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Employers becoming more fed up with insurers: MedCity Morning Read, Feb. 4, 2010

Health insurers are a convenient target for those who grouse about problems with the U.S. health care system, but a recent survey shows health insurers are losing popularity even among the employers they serve. The survey found that 59 percent of large employers were satisfied with their health plans, down from 64 percent the prior year.

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Highlights of the important and the interesting from the world of health care:

Employers becoming more fed up with insurers: Health insurers are a convenient target for those who grouse about problems with the U.S. health care system, but a recent survey shows health insurers are losing popularity even among the employers they serve. PriceWaterhouseCoopers found that 59 percent of large employers (those with an average of 11,000 employees) were satisfied with their health plans, down from 64 percent the prior year. On the bright side for insurers (kind of), satisfaction among small employers stayed the same as the prior year,yet that number was only 52 percent, American Medical News reports.

Employers’ top priorities from insurers are accuracy and timeliness of claims, getting discounts from providers and holding down administrative costs. But one consultant warned that provider discounts shouldn’t be a top-of-the-list item. Rather than trying to negotiate down what they pay hospitals and doctors, smart insurers are working to eliminate waste and fraud, and finding ways to help employers keep workers healthy and encourage physicians to manage patients’ health, the consultant said.

Hospitals unsure about social media strategies: While one expert challenges the results of a recent survey that found 90 percent of hospitals use social media in some way, what seems more clear is that few hospitals have much of a plan–or budget–for using social media, Healthcare IT News reports. The point of using social media, 92 percent of hospitals say, is to attract more patients. Yet only 13 percent say they’ve experienced success, according to the research by Greystone.Net. It seems hospitals could use a little guidance when it comes to social media, the numbers suggest.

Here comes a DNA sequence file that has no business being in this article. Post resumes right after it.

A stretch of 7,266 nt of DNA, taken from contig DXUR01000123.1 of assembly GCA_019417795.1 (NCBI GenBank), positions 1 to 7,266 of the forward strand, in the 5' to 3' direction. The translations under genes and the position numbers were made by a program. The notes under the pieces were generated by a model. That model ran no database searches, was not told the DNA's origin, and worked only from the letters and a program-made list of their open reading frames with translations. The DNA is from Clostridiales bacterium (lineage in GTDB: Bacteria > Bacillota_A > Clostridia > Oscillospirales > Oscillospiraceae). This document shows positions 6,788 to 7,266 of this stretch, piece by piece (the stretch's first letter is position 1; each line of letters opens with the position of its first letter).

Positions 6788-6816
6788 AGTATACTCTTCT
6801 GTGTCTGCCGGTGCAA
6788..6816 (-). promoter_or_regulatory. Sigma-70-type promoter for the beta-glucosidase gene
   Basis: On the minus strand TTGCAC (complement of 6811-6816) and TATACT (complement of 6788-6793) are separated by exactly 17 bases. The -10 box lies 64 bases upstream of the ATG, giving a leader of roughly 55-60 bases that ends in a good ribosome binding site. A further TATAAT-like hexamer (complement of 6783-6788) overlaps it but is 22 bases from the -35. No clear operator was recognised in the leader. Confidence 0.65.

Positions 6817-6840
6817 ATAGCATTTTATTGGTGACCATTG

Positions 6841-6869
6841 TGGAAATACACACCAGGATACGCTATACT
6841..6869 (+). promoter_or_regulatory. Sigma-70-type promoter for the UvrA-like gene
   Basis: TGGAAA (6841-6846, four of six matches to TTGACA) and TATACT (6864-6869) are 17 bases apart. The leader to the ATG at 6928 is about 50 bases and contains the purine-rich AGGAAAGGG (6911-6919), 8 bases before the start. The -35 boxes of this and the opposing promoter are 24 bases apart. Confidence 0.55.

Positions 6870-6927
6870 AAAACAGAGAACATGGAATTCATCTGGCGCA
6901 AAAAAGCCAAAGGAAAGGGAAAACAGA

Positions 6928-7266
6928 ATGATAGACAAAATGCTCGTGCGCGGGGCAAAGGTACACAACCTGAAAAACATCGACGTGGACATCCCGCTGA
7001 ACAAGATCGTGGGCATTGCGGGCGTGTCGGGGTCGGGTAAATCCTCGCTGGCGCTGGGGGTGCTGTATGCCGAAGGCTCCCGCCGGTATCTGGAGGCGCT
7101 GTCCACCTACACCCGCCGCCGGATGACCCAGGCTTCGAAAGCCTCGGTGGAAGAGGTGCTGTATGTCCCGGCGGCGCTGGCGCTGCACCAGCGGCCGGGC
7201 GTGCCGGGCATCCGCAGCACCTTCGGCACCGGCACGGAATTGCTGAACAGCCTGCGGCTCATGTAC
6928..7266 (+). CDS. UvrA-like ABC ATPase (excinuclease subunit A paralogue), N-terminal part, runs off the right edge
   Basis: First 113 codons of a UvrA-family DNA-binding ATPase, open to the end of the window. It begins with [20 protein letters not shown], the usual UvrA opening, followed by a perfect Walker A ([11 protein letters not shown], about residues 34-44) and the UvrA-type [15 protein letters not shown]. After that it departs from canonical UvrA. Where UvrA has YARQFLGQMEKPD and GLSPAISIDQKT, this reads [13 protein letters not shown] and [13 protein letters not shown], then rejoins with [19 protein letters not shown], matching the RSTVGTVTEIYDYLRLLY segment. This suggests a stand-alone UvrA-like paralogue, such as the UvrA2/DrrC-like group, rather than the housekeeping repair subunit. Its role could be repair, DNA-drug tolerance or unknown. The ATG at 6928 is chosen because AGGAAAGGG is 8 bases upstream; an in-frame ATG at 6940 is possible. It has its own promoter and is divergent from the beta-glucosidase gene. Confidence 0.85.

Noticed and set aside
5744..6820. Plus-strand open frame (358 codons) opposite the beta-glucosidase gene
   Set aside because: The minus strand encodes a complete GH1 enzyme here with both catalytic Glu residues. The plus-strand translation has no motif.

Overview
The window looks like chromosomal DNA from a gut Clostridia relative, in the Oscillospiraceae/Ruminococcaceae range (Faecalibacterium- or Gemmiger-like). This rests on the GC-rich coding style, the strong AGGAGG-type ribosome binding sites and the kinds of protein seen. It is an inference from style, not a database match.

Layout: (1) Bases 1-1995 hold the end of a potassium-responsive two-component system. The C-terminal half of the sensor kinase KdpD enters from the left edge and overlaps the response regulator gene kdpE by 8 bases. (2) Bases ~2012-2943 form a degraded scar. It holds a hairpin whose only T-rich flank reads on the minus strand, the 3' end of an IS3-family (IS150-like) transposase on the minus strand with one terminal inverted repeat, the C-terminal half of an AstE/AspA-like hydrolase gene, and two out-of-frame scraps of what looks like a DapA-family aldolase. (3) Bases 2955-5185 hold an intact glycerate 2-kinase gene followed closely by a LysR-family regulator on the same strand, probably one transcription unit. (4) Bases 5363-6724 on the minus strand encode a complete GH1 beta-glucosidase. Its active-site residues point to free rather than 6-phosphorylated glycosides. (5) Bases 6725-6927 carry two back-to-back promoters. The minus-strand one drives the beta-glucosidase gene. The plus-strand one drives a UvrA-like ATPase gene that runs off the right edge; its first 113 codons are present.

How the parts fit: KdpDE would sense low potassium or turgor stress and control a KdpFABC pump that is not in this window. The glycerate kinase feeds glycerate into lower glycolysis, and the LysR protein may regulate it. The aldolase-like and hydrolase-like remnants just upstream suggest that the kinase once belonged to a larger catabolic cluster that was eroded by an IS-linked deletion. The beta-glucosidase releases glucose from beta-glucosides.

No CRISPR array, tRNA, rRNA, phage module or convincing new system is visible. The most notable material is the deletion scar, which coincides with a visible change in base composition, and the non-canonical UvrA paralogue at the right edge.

Hospitals and health systems are struggling to find success with other goals of social media, with only small numbers reporting that they have been successful improving community relations (16.7 percent), customer service (8.7 percent), employee engagement (8.7 percent), and crisis management (4.5 percent).

Burned-out doctors: Primary care physicians are a pretty beleaguered bunch these days, constantly feeling pressure to jack up patient volumes to deal with reimbursements that are often far lower than what specialists receive for the same work. So burnout is inevitable, and a burned-out doctor is a less-effective doctor, writes KevinMD. A recent study on the topic showed that “”on days the doctors felt positive moods, they spoke more to patients, wrote fewer prescriptions, ordered fewer tests and issued fewer referrals. However, when doctors were in a bad mood, they did the opposite.”

That leads to lower-quality and higher-cost care for everyone. If recent trends continue, there’s not much reason for optimism that primary care burn-out will subside, Kevin writes.

Selling insurance across state lines: Kaiser Health News takes a look at a concept that’s likely to be included in whatever health overhaul package that passes–if anything passes: insurers selling coverage across state lines in the individual insurance market. Currently, consumers can buy policies only from insurers licensed by the states in which they live. The idea at first blush seems like a good one. After all, Americans are seemingly taught from birth to buy into the maxim that competition is always good. Since some states are dominated by one or two insurers, allowing a number of others to enter those states and sell competing policies should drive down the cost to insurers, the argument goes. Proponents say that some states impose restrictive laws that force insurers to drive up premiums, and allowing consumers to buy coverage from insurers in other states would lower their costs.

Alas, this type of thing brings to mind the excellent H.L. Mencken quote: “For every complex problem there is an answer that is clear, simple, and wrong.”  Policies from insurers in lightly regulated states would abound, allowing for insurance company abuses and providing little protection to consumers. Further, it wouldn’t do much to cut costs. A 2005 Congressional Budget Office study found that ““if only those benefit mandates imposed by the states with the lowest-cost mandates were in effect in all states, the price of individual health insurance would be reduced by about 5 percent, on average,” so there goes the cost argument. Finally, health care is unlike other products; truly free markets just don’t exist.

“You get what you pay for in these policies (and) consumers won’t realize it until they are sick and it’s too late,” said Jerry Flanagan, health care policy analyst for Consumer Watchdog, a California consumer health group.